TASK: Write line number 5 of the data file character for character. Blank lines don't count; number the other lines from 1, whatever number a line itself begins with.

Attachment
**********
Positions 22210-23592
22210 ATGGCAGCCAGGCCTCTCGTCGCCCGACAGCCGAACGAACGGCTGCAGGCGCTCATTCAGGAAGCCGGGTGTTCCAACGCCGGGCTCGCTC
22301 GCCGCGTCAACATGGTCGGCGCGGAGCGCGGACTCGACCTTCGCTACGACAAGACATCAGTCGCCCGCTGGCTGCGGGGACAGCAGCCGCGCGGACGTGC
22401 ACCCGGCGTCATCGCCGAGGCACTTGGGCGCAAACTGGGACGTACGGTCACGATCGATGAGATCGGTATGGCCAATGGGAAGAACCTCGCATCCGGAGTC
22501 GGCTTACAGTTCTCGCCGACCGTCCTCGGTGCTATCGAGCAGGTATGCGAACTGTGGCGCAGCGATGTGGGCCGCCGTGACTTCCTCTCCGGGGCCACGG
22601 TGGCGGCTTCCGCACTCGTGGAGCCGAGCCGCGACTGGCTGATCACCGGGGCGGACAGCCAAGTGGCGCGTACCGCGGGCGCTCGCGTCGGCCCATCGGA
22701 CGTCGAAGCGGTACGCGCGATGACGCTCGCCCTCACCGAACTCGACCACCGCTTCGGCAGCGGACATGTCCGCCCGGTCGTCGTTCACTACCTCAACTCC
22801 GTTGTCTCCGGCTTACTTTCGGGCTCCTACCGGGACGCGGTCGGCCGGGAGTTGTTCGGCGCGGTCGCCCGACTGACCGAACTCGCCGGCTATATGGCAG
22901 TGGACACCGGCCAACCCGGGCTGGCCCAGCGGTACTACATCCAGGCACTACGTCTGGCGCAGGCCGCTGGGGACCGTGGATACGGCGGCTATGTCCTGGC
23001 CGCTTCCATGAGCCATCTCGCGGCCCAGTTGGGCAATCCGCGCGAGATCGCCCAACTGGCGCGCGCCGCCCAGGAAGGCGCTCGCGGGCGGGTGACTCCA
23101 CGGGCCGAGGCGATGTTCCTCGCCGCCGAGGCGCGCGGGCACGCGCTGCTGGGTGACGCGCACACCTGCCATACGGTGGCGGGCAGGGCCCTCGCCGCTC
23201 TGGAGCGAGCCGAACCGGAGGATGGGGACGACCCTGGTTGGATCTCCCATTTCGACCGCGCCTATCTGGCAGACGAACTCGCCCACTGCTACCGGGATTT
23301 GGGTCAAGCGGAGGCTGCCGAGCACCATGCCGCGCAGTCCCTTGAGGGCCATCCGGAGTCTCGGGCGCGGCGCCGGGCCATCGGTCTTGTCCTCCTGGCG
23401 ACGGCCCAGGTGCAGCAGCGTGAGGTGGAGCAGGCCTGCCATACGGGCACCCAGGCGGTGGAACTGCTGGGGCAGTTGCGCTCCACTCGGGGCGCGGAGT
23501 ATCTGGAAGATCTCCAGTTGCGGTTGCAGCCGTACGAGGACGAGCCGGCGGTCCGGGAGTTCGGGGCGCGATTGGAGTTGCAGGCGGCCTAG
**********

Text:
22501 GGCTTACAGTTCTCGCCGACCGTCCTCGGTGCTATCGAGCAGGTATGCGAACTGTGGCGCAGCGATGTGGGCCGCCGTGACTTCCTCTCCGGGGCCACGG